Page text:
June 25 surfaced as the most likely date for a general election Sunday as Prime Minister Yoshiro Mori’s coalition allies and key Liberal Democratic Party politicians dropped hints throughout the day that a decision on the timing was fast approaching.
In Takasaki, Gunma Prefecture, senior Liberal Democratic Party member Hidenao Nakagawa told a gathering that the prime minister was to make a final decision on the matter after the Golden Week holidays end May 7.
Prior to his decision, Mori is to meet on Wednesday with the leaders of the two other parties in the coalition — New Komeito and the New Conservative Party.
Nakagawa said Mori would then give thought to the matter during the holidays and make the decision after seeing how key bills currently being debated in the Diet are faring after Golden Week.
Meanwhile, New Komeito leader Takenori Kanzaki indicated during a speech in Kanazawa, Ishikawa Prefecture, the same day that the election would probably be held June 25.
Kanzaki said, “We (coalition leaders) will make the final adjustment in our talks April 26. I think the dissolution of the House of Representatives, and hence a snap election, in late June is almost certain.”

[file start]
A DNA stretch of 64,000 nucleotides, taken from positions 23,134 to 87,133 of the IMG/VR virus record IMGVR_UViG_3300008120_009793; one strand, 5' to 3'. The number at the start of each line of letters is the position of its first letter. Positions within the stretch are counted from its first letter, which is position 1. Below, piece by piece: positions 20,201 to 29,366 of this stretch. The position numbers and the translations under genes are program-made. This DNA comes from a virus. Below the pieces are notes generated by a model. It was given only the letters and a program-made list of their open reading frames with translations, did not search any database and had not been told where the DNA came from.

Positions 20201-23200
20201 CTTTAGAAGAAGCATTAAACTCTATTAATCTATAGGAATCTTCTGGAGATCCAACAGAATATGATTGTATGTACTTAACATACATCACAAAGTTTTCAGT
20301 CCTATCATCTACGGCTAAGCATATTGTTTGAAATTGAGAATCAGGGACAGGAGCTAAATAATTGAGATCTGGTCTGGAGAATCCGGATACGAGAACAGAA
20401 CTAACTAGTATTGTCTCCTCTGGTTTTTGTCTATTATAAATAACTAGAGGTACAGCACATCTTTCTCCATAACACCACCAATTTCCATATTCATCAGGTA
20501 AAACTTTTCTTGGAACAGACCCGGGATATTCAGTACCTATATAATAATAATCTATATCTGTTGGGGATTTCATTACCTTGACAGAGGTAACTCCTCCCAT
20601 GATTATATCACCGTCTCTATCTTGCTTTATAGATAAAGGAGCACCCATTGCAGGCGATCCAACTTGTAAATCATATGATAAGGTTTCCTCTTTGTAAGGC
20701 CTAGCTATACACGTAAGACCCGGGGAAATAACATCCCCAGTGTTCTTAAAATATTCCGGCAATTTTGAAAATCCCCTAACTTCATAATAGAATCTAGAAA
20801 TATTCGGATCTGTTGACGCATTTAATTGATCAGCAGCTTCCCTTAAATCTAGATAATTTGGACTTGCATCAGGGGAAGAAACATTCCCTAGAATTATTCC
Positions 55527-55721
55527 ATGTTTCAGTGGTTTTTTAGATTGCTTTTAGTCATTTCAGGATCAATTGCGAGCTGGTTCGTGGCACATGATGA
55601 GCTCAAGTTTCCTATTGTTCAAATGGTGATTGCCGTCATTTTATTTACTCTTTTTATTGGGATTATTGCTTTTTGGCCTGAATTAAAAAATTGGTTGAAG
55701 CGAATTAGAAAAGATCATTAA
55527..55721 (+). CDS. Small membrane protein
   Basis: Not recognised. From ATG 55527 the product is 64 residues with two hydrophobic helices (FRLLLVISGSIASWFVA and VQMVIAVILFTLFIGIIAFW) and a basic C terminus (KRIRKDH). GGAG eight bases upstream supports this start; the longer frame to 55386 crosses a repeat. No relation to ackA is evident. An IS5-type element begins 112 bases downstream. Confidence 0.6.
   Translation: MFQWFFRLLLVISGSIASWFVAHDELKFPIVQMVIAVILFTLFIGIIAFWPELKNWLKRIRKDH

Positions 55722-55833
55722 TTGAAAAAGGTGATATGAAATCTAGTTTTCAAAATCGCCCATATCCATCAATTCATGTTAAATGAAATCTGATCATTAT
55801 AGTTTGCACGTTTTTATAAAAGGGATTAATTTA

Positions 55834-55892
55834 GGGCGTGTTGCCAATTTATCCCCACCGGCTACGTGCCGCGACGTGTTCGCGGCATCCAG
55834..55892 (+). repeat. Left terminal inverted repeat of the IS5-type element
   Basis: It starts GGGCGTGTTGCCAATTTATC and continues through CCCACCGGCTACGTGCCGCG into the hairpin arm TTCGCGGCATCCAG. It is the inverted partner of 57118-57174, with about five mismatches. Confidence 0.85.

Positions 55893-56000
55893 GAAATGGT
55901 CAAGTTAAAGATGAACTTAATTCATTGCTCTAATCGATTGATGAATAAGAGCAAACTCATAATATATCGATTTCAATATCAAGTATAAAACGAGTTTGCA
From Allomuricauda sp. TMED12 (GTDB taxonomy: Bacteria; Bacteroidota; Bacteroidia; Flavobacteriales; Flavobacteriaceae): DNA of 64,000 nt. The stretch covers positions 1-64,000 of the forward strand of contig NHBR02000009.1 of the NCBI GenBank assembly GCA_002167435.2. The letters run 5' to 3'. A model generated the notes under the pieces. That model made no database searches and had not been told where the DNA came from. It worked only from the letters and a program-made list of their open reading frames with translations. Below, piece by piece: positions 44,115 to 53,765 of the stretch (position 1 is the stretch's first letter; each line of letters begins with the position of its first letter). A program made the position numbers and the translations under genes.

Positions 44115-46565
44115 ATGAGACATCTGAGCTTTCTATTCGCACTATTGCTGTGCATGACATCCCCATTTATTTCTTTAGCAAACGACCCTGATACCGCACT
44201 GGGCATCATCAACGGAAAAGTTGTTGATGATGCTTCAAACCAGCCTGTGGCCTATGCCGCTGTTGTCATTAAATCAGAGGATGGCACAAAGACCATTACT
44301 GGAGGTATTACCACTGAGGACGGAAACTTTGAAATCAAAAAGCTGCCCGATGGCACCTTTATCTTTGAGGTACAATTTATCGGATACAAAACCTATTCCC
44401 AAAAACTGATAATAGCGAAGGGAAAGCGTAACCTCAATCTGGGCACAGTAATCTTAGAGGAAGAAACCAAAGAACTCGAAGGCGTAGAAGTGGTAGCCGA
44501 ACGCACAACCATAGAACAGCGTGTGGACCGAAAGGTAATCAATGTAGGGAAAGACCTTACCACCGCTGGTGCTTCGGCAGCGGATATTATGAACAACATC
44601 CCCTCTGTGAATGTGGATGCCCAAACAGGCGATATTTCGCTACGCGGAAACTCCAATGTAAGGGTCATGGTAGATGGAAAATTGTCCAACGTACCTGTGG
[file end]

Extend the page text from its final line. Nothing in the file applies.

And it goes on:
Because Kanzaki had been using the phrase “the latter half of June” in earlier speeches, his remarks Sunday were taken by political pundits to suggest the election is likely to be held June 25, with official campaigning starting June 13. LDP sources had been mulling a poll date of either June 18 or 25. Elections must be held on a Sunday.
Mori has indicated that he would “sufficiently respect” New Komeito’s wishes regarding the timing of the polls, which must be held by Oct. 19, when the terms of the Lower House members expire.
Sure enough, later Sunday, Mori sent a telegram to a gathering organized by the LDP’s chapter in Ishikawa Prefecture that said that he was “deeply contemplating” the timing for the dissolution of the Lower House and that he would keep Kanzaki’s comments in mind when making the decision.
Senior LDP officials have said the Wednesday meeting is only for the purpose of affirming the cooperation of the other two parties in the course of the prime minister’s decision on when to hold the election.
Also on Sunday, a senior member of Mori’s LDP faction said a major reshuffling of the Cabinet would be necessary at the end of the year, given the fact that a major reorganization of the government’s ministries and agencies is to take effect in January.
This lawmaker also hinted that any touching up of the Cabinet after the general elections would be relatively minor, for key portfolios such as the foreign and finance ministers will remain unchanged as the Group of Eight summit to be held in Okinawa in July will be right around the corner.